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Figure 9: Aberrant activity compromises efficiency of synaptic transmission within the inner retina during RD. (A) Photoreceptor-dependent light-evoked spiking responses from GCs in rd1 and age-matched wt controls (P20–P26). Peristimulus time histograms (PSTHs) were generated with 0.1 ms bins. The recording paradigm is illustrated in the insert (PR, photoreceptor; BC, bipolar; AC, amacrine; GC, ganglion cells). Shaded area – timing of the light stimulus (∼300 μm light spot). (B) Photoreceptor-independent synaptically evoked activity from voltage-clamped GCs in rd1 mice at different phases of retinal remodeling and age-matched wildtype controls. A current pulse was delivered to the INL, bypassing photoreceptors. Arrowhead indicates stimulus artifact. (C) Signal-to-noise ratios at different ages in rd1 (black bars, n = 21) and wt (gray bars, n = 15). As RD progresses, increasing noise levels obscure the evoked response. All data are reported as means ± SEM; p < 0.001.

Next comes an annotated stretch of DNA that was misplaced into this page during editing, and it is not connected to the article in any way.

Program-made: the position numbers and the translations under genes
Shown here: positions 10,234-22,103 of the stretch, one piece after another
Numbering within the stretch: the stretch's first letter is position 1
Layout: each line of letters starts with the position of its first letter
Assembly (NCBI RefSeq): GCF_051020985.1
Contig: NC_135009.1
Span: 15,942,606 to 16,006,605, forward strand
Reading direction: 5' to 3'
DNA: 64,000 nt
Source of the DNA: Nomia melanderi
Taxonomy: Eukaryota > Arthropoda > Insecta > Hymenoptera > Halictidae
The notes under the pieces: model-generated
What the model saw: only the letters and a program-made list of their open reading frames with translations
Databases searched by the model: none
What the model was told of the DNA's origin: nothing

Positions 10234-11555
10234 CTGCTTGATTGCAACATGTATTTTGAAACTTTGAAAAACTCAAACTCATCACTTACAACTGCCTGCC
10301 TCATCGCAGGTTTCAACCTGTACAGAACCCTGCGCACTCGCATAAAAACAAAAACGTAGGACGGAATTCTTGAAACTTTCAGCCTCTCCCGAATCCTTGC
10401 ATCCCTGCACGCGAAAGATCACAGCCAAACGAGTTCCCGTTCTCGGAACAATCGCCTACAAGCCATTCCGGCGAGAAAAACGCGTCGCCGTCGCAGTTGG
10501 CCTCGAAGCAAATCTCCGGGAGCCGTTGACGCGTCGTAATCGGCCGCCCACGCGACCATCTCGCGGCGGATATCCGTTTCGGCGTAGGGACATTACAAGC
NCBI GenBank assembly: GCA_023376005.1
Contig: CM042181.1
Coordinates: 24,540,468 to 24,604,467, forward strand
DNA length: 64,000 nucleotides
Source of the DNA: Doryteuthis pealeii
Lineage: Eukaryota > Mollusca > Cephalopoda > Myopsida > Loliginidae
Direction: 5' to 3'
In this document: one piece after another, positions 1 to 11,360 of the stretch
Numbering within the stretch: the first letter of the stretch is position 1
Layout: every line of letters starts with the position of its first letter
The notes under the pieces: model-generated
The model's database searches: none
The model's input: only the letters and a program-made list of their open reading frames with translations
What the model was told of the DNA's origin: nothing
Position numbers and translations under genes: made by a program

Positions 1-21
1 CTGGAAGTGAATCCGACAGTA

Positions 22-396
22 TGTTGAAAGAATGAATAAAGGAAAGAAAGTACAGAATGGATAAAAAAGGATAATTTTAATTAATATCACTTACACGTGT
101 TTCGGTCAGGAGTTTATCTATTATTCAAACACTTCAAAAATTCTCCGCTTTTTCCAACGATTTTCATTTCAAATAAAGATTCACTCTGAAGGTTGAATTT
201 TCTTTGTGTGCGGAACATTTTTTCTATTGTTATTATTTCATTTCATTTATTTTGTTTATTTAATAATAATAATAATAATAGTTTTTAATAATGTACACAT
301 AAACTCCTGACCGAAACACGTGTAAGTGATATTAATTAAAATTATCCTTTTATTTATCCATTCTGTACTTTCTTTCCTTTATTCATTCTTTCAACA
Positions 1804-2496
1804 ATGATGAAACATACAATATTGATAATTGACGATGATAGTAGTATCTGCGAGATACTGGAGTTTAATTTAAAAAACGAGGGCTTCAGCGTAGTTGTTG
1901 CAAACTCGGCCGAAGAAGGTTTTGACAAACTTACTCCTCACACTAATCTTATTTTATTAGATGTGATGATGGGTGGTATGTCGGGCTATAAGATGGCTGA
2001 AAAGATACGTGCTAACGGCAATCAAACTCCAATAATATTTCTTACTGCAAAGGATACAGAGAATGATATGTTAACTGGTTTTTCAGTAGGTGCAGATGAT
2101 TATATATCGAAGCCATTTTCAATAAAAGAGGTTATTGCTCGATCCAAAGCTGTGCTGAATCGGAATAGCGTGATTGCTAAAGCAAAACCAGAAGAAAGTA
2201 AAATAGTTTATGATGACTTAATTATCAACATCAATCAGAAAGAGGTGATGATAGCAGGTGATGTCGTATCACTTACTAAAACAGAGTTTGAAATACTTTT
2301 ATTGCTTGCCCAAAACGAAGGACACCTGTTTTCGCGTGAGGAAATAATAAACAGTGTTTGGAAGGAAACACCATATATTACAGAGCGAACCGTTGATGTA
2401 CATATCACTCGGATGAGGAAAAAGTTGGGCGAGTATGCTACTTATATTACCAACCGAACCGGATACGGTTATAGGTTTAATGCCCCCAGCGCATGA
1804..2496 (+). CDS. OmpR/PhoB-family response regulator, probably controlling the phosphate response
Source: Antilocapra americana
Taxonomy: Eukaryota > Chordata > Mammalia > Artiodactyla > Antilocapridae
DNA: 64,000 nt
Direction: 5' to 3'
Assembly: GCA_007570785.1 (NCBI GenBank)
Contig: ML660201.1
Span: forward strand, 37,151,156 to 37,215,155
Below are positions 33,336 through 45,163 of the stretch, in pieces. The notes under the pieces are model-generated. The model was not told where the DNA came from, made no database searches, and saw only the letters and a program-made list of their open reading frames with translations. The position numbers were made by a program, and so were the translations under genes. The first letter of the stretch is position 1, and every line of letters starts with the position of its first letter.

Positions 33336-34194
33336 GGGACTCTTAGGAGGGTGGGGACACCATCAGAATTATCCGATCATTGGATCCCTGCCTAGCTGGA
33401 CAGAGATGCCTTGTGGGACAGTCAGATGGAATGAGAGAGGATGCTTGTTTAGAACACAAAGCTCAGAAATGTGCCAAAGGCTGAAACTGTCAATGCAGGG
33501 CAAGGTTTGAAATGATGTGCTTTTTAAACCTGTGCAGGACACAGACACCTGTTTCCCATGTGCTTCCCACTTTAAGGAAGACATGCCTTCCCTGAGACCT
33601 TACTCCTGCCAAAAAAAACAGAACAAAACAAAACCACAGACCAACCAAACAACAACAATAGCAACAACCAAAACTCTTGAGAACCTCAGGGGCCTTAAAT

Mentions: In rd1 mice at P20–26, light-induced responses could be observed (Figure 9A). At this stage, the majority of rods have died, while cones are still present in large numbers (Strettoi and Pignatelli, 2000). In light-adapted conditions (see Materials and Methods), responses are not evident in individual traces, but are observable in peristimulus time histograms (PSTHs) and averages. However, using light stimuli does not enable the separation of the relative contributions of photoreceptor and post-photoreceptor sites to diminished responses in RD.


Network deficiency exacerbates impairment in a mouse model of retinal degeneration.

Yee CW, Toychiev AH, Sagdullaev BT - Front Syst Neurosci (2012)

Aberrant activity compromises efficiency of synaptic transmission within the inner retina during RD. (A) Photoreceptor-dependent light-evoked spiking responses from GCs in rd1 and age-matched wt controls (P20–P26). Peristimulus time histograms (PSTHs) were generated with 0.1 ms bins. The recording paradigm is illustrated in the insert (PR, photoreceptor; BC, bipolar; AC, amacrine; GC, ganglion cells). Shaded area – timing of the light stimulus (∼300 μm light spot). (B) Photoreceptor-independent synaptically evoked activity from voltage-clamped GCs in rd1 mice at different phases of retinal remodeling and age-matched wildtype controls. A current pulse was delivered to the INL, bypassing photoreceptors. Arrowhead indicates stimulus artifact. (C) Signal-to-noise ratios at different ages in rd1 (black bars, n = 21) and wt (gray bars, n = 15). As RD progresses, increasing noise levels obscure the evoked response. All data are reported as means ± SEM; p < 0.001.
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Related In: Results  -  Collection